Agri SA and the National Wool Growers’ Association of SA (NWGA) call for government action needed to stop what they called the unwarranted, job-killing China export ban on South African wool.
China is South Africa’s primary wool export market, accounting for about 70 percent of exports, in value terms.
In a joint statement issued by the two agricultural organisations, they said they were extremely concerned about the unjustifiable ban on wool exports to China due to recent Foot-and-Mouth Disease (FMD) outbreaks in parts of the country.
The first wool auction for the 2022/23 season was scheduled for August 17and, with 70-80 percent of the South African clip traditionally destined for China, the ban would have a devastating effect on the local wool industry.
The value of the South Africa wool clip was around R5 billion per annum. Since the ban was announced in April, the South African wool industry has thus far lost an estimated R734 million in wool exports to China. The ban also threatens the livelihoods of the industry’s 35 000 workers as well as 4 500 seasonal sheep shearers and wool handlers.
The agricutlure bodies said the ban was unwarranted since South Africa had protocols in place that regulated the storage of wool after shearing for a specified time at required minimum temperatures as stipulated by the terrestrial code of the World Organisation of Animal Health (WOAH).
These measures were negotiated with Chinese Authorities during the 2019 outbreak to limit the disruption to trade in circumstances such as the current one.
All export facilities in South Africa had been registered with the Chinese authorities to ensure proper monitoring and accurate certification. Furthermore, though wool sheep were, like all cloven-hoofed animals, susceptible to be infected by FMD, no outbreaks had been recorded in recognised wool producing areas nor had any small stock been diagnosed with FMD.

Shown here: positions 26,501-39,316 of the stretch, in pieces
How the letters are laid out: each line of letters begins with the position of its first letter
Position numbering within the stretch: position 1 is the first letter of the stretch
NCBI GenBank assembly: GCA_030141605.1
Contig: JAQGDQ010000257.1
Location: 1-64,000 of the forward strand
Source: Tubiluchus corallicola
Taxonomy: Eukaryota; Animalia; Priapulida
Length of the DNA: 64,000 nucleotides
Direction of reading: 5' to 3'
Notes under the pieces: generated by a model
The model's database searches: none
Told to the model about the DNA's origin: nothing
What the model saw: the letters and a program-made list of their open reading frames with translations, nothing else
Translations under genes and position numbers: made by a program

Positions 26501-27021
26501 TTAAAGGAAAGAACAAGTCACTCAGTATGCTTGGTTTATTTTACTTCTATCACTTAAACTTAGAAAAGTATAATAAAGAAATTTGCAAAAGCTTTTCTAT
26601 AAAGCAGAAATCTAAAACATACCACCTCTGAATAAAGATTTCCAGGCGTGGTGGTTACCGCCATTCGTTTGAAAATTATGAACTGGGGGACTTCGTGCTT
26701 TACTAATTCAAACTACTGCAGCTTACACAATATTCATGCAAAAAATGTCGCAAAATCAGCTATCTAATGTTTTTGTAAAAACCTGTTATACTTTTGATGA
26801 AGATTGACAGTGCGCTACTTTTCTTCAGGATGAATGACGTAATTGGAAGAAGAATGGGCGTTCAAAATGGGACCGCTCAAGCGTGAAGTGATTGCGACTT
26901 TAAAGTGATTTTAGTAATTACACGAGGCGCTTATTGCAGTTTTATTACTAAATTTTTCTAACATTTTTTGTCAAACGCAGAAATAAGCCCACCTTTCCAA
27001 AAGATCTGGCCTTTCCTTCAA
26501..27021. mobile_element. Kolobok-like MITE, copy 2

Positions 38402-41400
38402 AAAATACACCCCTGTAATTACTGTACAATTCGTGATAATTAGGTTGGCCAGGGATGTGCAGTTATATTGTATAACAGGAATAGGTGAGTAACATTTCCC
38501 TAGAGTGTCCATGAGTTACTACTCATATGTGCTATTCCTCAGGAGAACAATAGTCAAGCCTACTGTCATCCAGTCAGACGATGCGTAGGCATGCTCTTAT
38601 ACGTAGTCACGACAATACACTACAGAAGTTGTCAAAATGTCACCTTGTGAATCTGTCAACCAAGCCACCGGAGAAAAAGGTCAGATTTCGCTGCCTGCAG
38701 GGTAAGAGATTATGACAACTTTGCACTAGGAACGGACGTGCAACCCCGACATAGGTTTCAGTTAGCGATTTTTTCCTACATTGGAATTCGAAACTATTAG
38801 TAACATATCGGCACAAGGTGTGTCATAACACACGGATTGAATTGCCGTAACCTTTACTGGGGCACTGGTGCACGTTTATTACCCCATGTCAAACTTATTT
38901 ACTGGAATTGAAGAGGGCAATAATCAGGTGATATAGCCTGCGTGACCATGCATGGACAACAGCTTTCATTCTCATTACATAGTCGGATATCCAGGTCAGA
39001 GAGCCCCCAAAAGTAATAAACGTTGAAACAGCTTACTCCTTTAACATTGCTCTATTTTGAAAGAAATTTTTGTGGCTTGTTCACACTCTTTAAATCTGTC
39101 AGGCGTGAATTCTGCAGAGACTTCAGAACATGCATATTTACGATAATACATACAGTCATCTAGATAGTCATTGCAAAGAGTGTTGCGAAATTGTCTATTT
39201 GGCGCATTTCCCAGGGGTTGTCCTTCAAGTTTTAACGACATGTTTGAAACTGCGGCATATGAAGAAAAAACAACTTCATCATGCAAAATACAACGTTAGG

The organisations said the auction date looming for the country’s wool, it was essential that Ministers Thoko Didiza and Ebrahim Patel intervene to secure the industry’s access to the Chinese market. They said the failure to act would have devastating consequences for industry’s workers, and for small scale producers in particular.
Christo van der Rheede, the executive director of Agri SA, and Leon de Beer, the chief executive of NWGA, said they were concerned about the emerging and communal wool producing sector in particular, as most of their clip was destined for export to China.
“More than 40 000 small scale producers market close to six million kg of wool annually valued at an estimated R300 million. These producers and surrounding communities will fall back into poverty should the Chinese market remain closed for wool from South Africa,” they said.
Many commercial wool sheep producers had only recently emerged from an extended period of drought, and if wool exports to China could not resume due to the ban, these farmers might not survive, the y said.
Agri SA and NWGA said they could only trust that the South African authorities would make every effort to address this issue with the Chinese authorities as a matter of urgency. South African wool was safe for export. They added that South Africa must resolve this matter quickly for the sake of the livelihoods on the line.